Dear R users, particularly to developer of coxme package

I can imagine that you are overwhelming with a quite large demand of

request emails, so I hope (always optimistic) that you have time to see

this email.

It is related to the recently updated version of coxme package. Currently,

I work with multistate models with changes in health status on elder

population. I use coxPH by stratifying the hazard by different transition

type ( deterioration, health improvements, death from healthy status and

death from not healthy status). I use mstate and Biograph packages to

reshape my data disentangling different events by transition type (1:4)

So, I wondered if I can apply mixed effect on my multistate model to see

the differences by countries (shared frailty). I´ve read the material you

post on May 11, 2018 and other several materials in this subject :Steele et

al:2004, Austin : 2017,Putter: 2014, Willekens: 2014, Brostön:2011, Mills,

2011 and finally Allison which provide me a quite understandable approach

in the line of my humble knowledge in mathematical demography.

I thought it is not possible to use to multilevel in

multistate with coxme package. By stratifying the hazard (reference risk

by interested covariates ) by my transitions type, I make hazard be

free(no proportional by transition type) and it means that the model

estimates separate baseline hazard for the different values of transition

type ( following this material by Putter( 2018:7

<

https://cran.r-project.org/web/packages/mstate/vignettes/Tutorial.pdf>)

It is a simple model using sex , reference category "male" with my data:

> modelSex.0 <- coxph(Surv(Tstarta,Tstopa,status) ~

+ SexF.1+ SexF.2+SexF.3+SexF.4+

+ strata(trans),

+ data=d0)

SexF.1= related to covariate sex in transition 1(healthy to not healthy)

SexF.2 = transition healthy to death

SexF.3= transition Not healthy to Healthy

SexF.4= transition Not healthy to Death

But, I came across this post

<

https://stat.ethz.ch/pipermail/r-help/2014-September/421690.html> where

you replied a request ( I copy a chunk that I´m interested in):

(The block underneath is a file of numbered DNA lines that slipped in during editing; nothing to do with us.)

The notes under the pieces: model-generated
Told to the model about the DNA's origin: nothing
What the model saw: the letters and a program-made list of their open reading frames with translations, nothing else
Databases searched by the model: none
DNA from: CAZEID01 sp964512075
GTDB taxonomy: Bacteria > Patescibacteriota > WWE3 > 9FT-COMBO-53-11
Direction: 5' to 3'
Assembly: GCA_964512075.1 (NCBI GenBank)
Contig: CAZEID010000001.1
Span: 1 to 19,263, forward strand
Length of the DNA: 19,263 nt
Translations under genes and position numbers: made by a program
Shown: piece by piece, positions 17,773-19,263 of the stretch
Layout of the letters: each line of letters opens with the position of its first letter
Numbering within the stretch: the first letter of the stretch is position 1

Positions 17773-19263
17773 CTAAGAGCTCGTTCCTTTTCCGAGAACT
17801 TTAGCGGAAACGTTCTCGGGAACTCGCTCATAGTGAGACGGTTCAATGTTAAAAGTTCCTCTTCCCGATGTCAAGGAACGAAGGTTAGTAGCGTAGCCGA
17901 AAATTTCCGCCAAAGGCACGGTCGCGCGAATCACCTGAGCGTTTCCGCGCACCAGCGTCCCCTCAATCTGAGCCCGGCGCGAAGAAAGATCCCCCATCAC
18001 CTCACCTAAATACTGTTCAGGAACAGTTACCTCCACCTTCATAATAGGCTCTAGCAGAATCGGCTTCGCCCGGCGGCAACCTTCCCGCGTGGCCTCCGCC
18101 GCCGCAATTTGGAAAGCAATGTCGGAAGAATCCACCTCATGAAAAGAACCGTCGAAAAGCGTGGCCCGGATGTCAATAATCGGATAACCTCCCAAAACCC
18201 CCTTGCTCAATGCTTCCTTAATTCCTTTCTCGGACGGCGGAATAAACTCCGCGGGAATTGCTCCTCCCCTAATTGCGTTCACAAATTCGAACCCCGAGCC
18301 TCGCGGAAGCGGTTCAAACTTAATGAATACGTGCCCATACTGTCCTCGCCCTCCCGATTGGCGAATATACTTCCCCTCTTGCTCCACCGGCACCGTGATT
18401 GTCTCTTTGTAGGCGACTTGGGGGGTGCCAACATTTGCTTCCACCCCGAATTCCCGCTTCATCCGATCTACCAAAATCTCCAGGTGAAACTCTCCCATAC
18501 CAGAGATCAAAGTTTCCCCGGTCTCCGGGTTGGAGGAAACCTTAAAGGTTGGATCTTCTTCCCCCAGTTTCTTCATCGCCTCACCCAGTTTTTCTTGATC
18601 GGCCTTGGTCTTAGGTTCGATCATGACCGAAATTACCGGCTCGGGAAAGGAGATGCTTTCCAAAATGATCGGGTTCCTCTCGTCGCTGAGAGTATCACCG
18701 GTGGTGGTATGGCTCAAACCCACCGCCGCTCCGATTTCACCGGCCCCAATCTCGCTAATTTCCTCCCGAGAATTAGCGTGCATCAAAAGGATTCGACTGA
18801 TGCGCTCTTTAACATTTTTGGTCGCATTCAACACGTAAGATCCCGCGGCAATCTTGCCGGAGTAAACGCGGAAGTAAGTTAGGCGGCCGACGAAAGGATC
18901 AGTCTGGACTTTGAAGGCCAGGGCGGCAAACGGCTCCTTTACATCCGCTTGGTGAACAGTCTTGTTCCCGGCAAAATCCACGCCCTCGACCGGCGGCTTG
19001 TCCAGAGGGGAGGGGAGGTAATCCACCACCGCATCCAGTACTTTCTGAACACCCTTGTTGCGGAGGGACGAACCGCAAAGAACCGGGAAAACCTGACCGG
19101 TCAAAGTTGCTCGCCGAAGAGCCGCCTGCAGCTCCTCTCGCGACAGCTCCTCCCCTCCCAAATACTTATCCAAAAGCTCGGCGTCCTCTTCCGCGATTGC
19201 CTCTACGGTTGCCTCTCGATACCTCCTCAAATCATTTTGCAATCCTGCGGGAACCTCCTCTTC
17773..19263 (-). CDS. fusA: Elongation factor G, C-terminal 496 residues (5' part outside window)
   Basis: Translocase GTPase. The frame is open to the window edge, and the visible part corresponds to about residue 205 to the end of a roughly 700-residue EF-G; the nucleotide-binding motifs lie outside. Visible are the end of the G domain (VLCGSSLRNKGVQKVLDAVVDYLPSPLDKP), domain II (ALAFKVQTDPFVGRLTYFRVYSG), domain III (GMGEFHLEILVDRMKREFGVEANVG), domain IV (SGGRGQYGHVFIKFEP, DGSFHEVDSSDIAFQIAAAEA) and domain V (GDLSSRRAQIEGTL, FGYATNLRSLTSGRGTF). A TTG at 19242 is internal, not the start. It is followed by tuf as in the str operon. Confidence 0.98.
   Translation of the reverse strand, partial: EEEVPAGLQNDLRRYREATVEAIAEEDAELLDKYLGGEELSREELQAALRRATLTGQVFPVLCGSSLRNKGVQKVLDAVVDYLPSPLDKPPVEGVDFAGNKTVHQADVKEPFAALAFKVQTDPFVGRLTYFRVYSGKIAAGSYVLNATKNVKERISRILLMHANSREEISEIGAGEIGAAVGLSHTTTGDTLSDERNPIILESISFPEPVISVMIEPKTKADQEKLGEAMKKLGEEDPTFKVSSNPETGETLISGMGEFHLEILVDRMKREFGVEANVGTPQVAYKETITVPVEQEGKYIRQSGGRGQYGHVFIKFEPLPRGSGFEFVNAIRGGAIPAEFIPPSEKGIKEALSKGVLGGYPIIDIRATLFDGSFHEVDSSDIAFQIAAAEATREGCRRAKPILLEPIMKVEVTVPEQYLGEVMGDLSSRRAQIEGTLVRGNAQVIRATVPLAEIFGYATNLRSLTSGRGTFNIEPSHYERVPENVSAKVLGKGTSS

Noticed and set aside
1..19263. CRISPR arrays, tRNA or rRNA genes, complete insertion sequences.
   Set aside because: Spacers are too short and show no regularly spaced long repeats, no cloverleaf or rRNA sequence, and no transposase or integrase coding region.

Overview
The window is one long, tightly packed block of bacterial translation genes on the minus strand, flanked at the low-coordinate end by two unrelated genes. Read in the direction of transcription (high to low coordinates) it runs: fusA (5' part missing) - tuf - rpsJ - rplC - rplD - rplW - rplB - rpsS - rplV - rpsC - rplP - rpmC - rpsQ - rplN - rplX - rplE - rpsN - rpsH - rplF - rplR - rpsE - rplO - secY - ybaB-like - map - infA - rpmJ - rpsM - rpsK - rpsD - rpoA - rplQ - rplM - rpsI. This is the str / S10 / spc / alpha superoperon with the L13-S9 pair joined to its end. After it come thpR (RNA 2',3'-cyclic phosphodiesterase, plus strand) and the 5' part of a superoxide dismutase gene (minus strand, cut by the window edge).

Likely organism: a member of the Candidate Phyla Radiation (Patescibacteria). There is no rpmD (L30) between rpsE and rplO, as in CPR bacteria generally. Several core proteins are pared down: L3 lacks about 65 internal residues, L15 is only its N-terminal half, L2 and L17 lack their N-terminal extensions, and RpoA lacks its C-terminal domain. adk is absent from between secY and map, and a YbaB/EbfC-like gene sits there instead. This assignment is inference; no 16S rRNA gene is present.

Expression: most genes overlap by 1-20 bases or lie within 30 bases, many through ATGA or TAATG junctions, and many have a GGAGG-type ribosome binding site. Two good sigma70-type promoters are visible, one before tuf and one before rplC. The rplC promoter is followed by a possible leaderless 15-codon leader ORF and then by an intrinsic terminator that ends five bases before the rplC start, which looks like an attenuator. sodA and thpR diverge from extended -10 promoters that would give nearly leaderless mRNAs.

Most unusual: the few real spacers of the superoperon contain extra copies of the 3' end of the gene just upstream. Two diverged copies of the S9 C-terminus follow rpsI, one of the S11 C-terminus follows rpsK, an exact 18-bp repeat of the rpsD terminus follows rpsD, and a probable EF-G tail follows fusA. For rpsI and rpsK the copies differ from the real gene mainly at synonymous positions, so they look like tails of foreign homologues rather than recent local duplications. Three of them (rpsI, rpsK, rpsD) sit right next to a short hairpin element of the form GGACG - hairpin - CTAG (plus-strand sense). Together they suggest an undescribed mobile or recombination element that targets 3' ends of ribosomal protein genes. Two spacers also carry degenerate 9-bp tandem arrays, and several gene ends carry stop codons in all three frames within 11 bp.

2. The model above is the correct covariance structure for a set of

> families. There is a

> single intercept per subject, with a complex correlation matrix. The

> simpler "per family"

> frailty model would be

> model4 <- coxme(Surv(Survival, Event) ~ Sex + strata(cohort) + SNP1 + SNP2

> + SNP3 +

> (1|famid), death.dat)

> This model lets each family have a separate risk, with everyone in the

> same family sharing

> the exact same risk. It is less general than model3 above which lets a

> family have higher

> risk plus has variation between family members. A model with both

> per-subject and per family terms is identical to one with a covariance

> matrix of s1 K + s2 B, where K is the kinship matrix, B is a block

> diagonal matrix which

> has a solid block of "1" for each family, and s1 s2 are the fitted

> variance coefficients.

So, my strata would be my transition type (trans) instead of "cohort" and my

groups (instead famid) would be country, as follows

> modelSex.1 <- coxme(Surv(Tstarta,Tstopa,status) ~

+ SexF.1+ SexF.2+SexF.3+SexF.4+

+ (1|Country),

+ data=d0)

> anova(modelSex.0,modelSex.1)

Analysis of Deviance Table

Cox model: response is Surv(Tstarta, Tstopa, status)

Model 1: ~ SexF.1+ SexF.2+SexF.3+SexF.4+ strata(trans)

Model 2: ~ SexF.1+ SexF.2+SexF.3+SexF.4+ strata(trans) + (1 | Country)

loglik Chisq Df P(>|Chi|)

1 -1342082

2 -1339605 4953.8 1 < 2.2e-16 ***

---

Signif. codes: 0 ‘***’ 0.001 ‘**’ 0.01 ‘*’ 0.05 ‘.’ 0.1 ‘ ’ 1

> stem(exp(ranef(modelSex.1)[[1]]))

The decimal point is 1 digit(s) to the left of the |

6 | 589

8 | 1448477

10 | 115669

12 | 0846

> exp(ranef(modelSex.1)[[1]])

AT BE BG CY CZ EE

1.1981346 0.9712875 0.8092424 1.3614033 0.8382588 1.0117071

EL ES HU IE IT LT

0.7514988 1.2761863 1.0085404 0.8760514 1.1615717 0.9708070

LU LV MT PL PT RO

1.1893096 1.3381012 1.0522161 0.7843473 1.1642434 0.7911292

SK UK

0.9440166 0.8428222

> fixed.effects(modelSex.1)

SexF.1 SexF.2 SexF.3 SexF.4

0.16349517 -0.63184370 -0.08578787 -0.61023260

The thing is that I´m not sure on how to interpret the frailty values by

countries (random effect described by the variance within groups) because

I have four different effects (each related with my transition types). I

know that by using strata for my transition type is the same as I applied 4

different cox model (related for each type of transition). If I

apply separated model I would obtain frailty random effect by groups

(countries) regarding specific transition but, doing this model with the

strata ( modelSex.1 ) with my 4 transition type at once, I do not know

what those frailty values are telling me about the different type of hazard.

For other side, I have other question related to the recent article of

Mixed Effect (May, 2018) . Might be it is a very very silly question but I

need to understand .

In pag 9, second parraph , you describe the simple cox model : when you

describe the standard deviation (excess of risk for each group) , you

state that "... 15% of the families to be 1 std dev or more above the

mean..." Im working with that data and code but I couldnt find where you

got the value of 15%.

I hope this makes any sense to you,

Best wishes

Sarahí

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